Floor Generator 3ds Max 18l UPD
The window frames and the TV unit were inspired by Mondrian lines too and modeled using the same method mentioned above.The furniture in the room, particularly the sofa and armchairs, were taken from the Model + Model Vol.7 Library and the bed model was taken from The G Spot by Ramon Zancanaro (the Making Of this image can be found on 3DTotal). I wanted to use this bed in particular so as to break the boxy, square look of the room. The coffee table and the rest of the accessories were simply modeled in 3ds Max using a low poly modeling method with basic primitives; it was pretty simple and straight forward. I always like to model all the furniture in separate files, and then merge them into the main 3ds Max file.For the timber flooring I used a Floor Generator script with the settings shown in Fig.04.
Floor Generator 3ds Max 18l UPD
After that I converted the floor object to an editable poly and started moving some timber planks up and down randomly to give it a more realistic look. You can also do this using the Tilt section in the Floor Generator script.The feature wall was created as a series of boxes moving in and out, with a two-tone timber finish and lighting effect. It was modeled using editable polys and by chamfering the edges. I just added a V-Ray light material to the sides that pop out to give it a more textured look.
Back in the old days, I always struggled to create hardwood parquet floors that would work in any situation. Either my texture maps were big enough to cover large expanses of floor without showing visible tiling but they would show some pixelization when zooming on individual floor planks. Or they were detailed enough to be seen up close but did not cover large enough areas, showing repetitive patterns over a certain distance.
Initially, I solved the dilemma by actually modeling my parquets and texturing individual planks, placed at random, instead of an entire floor. But this was a protracted process and it was only really workable when the floors had reasonably simple shapes (basically rectangles).
A great thing about the Floor Generator is that it uses splines to define the area to be covered with parquet. The only restriction is that the splines must be closed (which is logical if you think of it). This means there are no restrictions on how complex the shape of your floor can be. This was a great advantage for the GH House, with its complex floor plan with few right angles. Floor Generator is also pretty intelligent. If you enclose a closed loop within your floor spline, as long as they are both part of the same spline, the script will understand that you want to blow a hole in your parquet, which is great if you have elements, such as concrete pillars (or tree trunks in the case of exterior wood decks), that must go through the floor.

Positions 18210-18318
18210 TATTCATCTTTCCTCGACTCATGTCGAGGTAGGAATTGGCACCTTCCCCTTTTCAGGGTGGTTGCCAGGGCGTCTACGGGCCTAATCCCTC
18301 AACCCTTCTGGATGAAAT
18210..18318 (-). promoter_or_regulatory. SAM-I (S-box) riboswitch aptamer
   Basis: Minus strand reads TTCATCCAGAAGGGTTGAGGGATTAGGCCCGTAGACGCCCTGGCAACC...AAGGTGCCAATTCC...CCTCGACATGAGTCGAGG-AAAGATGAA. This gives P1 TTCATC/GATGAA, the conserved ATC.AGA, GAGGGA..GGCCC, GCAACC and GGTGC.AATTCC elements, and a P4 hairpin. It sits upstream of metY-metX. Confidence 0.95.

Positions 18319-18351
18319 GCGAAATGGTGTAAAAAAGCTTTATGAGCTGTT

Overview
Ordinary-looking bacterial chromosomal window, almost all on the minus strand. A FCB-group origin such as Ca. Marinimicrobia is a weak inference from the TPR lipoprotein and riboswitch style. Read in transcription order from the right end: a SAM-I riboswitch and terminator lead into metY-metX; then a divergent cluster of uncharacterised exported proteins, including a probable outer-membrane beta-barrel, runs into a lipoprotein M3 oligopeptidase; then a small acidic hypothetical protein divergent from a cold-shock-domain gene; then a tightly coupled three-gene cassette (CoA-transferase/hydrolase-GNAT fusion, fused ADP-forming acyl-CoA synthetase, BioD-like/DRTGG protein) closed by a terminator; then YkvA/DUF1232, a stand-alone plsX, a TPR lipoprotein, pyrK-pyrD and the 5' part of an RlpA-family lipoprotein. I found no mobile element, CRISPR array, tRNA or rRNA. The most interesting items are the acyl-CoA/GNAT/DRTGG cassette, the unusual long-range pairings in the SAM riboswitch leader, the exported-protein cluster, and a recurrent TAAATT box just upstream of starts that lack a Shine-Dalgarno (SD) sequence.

Having selected one of the splines, I ran the Floor Generator script and pressed the Create button. A generic floor appeared. I also pressed Interactive Update to see my setting changes applied in real time.
The following image shows my settings applied to all the spline objects. The only variation I made was to change the Direction value, which rotates the floor, to make sure the boards were all aligned with the general orientation of each room.
Now that you have your floor, the next step is material creation. (MultiText.jpg) shows the texture maps I used for my floor (well, just four of perhaps 20 different plank textures), each saved as a separate .jpg image. IMPORTANT: If you are using my settings, make sure your plank or board images are HORIZONTAL.
The reflection, reflection glossiness and bump maps are all copies of the diffuse map but with Saturation brought down to zero (grayscale) and some variations in the gamma. Here, there is no recipe but only trial and error until your reflections look good. The image also shows my settings for the main floor material.
Impressive post!! Thanks for the precious information!! 3DRoyal Floors is the only company in the UK which provides 3D Resin FlooringSolution. 3D royal floor has change the tradition of flooring. To make yourhome and office more attractive use our 3D flooring.For further information use our website
I'm using the latest updates for 3DS Max 2020, Vray, Floor Generator and Multimaterial. My material for the floor is using a single multimaterial map node (with 20 maps fed into it). The multimaterial map feeds straight into the diffuse and is then modified with color correction and output nodes etc. for bump and reflection glossiness. The diffuse is mapping properly but the bump and/or glossiness are mapping based on the whole object rather than the individual elements. So the diffuse is looking right for each floorboard but the glossiness and/or bump is mapping to the entire floor rather than the individual board.